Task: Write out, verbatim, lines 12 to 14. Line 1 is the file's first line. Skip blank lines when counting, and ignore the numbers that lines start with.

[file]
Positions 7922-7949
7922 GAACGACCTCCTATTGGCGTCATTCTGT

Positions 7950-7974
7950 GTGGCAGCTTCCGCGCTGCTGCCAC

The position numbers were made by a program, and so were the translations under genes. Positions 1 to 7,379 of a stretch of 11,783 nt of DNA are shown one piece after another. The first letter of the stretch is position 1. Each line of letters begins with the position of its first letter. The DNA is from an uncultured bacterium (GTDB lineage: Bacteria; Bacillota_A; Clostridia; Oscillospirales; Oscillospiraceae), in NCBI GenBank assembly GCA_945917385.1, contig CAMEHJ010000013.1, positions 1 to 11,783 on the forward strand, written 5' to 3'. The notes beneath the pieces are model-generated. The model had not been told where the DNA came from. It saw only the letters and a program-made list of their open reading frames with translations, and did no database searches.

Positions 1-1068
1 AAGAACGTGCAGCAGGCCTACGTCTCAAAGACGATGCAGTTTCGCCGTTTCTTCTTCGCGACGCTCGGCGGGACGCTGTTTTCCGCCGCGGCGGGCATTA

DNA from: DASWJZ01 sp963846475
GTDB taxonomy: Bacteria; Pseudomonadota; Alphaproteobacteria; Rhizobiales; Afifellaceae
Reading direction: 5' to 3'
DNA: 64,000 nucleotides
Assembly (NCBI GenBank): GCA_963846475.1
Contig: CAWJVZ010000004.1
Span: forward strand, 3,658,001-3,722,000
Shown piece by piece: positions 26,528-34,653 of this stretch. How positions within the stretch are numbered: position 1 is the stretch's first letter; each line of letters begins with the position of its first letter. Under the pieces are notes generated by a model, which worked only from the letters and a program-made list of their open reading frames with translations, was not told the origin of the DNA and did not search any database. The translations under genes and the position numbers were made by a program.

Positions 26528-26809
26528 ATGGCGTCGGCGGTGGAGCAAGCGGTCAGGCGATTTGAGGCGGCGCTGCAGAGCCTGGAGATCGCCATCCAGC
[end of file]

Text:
Assembly (NCBI GenBank): GCA_963846475.1
Contig: CAWJVZ010000004.1
Span: forward strand, 3,658,001-3,722,000